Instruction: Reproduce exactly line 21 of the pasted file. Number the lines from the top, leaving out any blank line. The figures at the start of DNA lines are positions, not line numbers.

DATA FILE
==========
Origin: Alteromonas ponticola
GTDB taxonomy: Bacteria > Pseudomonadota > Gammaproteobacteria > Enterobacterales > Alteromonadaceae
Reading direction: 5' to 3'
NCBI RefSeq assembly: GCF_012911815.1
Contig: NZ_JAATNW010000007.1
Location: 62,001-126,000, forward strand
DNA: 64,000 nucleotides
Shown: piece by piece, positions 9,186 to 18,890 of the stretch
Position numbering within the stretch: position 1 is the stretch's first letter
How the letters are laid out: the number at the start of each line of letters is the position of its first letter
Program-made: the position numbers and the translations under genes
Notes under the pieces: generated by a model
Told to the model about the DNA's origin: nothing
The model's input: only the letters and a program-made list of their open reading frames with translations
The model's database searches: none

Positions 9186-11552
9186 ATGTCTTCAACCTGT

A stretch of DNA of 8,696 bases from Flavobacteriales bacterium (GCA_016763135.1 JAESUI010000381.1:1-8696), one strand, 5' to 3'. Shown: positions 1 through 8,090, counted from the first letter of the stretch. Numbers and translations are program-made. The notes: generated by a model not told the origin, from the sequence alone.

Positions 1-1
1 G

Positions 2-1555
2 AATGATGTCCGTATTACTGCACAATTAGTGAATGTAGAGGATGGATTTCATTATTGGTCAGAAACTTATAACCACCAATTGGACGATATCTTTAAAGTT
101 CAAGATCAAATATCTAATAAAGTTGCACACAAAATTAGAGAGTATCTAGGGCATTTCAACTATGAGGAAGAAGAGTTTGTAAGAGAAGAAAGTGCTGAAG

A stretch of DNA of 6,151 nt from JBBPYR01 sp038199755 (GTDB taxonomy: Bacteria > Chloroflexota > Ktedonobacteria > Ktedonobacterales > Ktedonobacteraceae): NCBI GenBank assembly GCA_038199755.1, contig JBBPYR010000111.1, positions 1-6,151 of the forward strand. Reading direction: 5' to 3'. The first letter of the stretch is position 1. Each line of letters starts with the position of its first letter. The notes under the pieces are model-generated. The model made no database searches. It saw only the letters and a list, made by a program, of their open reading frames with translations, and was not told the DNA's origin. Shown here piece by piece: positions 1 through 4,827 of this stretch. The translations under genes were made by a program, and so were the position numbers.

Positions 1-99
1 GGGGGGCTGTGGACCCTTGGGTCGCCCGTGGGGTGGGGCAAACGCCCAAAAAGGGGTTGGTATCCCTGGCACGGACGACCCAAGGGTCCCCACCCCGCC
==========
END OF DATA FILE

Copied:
Positions 2-1555